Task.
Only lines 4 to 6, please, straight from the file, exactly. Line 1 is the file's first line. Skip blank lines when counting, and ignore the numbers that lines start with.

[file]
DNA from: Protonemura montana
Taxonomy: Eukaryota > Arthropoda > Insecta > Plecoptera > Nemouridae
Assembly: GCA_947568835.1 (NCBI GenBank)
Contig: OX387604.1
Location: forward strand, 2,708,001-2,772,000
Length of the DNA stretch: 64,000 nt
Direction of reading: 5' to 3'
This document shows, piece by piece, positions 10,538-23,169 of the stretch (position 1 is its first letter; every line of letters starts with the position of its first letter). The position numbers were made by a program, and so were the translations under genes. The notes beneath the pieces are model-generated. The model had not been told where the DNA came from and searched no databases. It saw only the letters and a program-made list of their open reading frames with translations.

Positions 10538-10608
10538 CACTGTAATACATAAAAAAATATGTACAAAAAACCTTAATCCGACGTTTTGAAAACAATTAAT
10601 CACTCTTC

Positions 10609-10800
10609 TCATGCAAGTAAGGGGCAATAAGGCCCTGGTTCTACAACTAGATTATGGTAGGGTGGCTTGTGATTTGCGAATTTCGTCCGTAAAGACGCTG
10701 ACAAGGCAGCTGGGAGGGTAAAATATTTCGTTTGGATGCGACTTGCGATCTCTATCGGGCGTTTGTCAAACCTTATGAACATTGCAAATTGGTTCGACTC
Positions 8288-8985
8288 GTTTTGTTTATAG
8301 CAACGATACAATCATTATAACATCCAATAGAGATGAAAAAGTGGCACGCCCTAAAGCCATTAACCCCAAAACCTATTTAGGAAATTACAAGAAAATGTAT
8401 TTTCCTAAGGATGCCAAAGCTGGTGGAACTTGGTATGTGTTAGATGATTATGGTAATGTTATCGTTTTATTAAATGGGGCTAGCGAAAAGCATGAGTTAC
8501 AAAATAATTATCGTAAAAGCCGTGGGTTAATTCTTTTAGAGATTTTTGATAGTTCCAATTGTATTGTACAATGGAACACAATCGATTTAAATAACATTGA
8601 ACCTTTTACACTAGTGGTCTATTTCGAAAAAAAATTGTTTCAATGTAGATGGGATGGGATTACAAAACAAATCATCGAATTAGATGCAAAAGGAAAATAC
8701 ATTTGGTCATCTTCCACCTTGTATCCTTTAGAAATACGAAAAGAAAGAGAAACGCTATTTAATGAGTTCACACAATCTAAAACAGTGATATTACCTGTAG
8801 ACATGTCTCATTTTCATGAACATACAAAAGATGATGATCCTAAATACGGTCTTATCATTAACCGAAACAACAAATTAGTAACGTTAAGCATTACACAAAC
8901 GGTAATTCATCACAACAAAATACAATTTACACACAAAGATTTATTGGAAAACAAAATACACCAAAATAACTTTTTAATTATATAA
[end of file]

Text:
Contig: OX387604.1
Location: forward strand, 2,708,001-2,772,000
Length of the DNA stretch: 64,000 nt